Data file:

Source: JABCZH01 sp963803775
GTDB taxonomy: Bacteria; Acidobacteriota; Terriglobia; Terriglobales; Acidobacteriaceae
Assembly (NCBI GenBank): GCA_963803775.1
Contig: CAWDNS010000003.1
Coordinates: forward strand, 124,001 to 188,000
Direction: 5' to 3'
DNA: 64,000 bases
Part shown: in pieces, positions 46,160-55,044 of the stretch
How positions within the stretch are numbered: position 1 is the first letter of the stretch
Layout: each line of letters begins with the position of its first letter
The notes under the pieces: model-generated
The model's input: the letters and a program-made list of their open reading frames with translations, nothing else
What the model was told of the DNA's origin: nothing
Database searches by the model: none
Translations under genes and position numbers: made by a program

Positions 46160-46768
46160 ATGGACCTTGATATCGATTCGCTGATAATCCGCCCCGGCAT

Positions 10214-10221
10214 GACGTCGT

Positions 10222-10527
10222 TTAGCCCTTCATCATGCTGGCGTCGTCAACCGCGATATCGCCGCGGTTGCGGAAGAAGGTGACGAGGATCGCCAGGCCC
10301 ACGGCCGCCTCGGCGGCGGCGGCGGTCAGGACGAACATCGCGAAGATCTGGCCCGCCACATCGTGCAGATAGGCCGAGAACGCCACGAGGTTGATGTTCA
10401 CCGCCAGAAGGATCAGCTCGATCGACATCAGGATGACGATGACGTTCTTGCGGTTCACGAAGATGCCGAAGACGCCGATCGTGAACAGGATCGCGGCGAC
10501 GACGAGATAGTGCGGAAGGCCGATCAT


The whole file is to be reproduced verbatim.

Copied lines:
Source: JABCZH01 sp963803775
GTDB taxonomy: Bacteria; Acidobacteriota; Terriglobia; Terriglobales; Acidobacteriaceae
Assembly (NCBI GenBank): GCA_963803775.1
Contig: CAWDNS010000003.1
Coordinates: forward strand, 124,001 to 188,000
Direction: 5' to 3'
DNA: 64,000 bases
Part shown: in pieces, positions 46,160-55,044 of the stretch
How positions within the stretch are numbered: position 1 is the first letter of the stretch
Layout: each line of letters begins with the position of its first letter
The notes under the pieces: model-generated
The model's input: the letters and a program-made list of their open reading frames with translations, nothing else
What the model was told of the DNA's origin: nothing
Database searches by the model: none
Translations under genes and position numbers: made by a program

Positions 46160-46768
46160 ATGGACCTTGATATCGATTCGCTGATAATCCGCCCCGGCAT

Positions 10214-10221
10214 GACGTCGT

Positions 10222-10527
10222 TTAGCCCTTCATCATGCTGGCGTCGTCAACCGCGATATCGCCGCGGTTGCGGAAGAAGGTGACGAGGATCGCCAGGCCC
10301 ACGGCCGCCTCGGCGGCGGCGGCGGTCAGGACGAACATCGCGAAGATCTGGCCCGCCACATCGTGCAGATAGGCCGAGAACGCCACGAGGTTGATGTTCA
10401 CCGCCAGAAGGATCAGCTCGATCGACATCAGGATGACGATGACGTTCTTGCGGTTCACGAAGATGCCGAAGACGCCGATCGTGAACAGGATCGCGGCGAC
10501 GACGAGATAGTGCGGAAGGCCGATCAT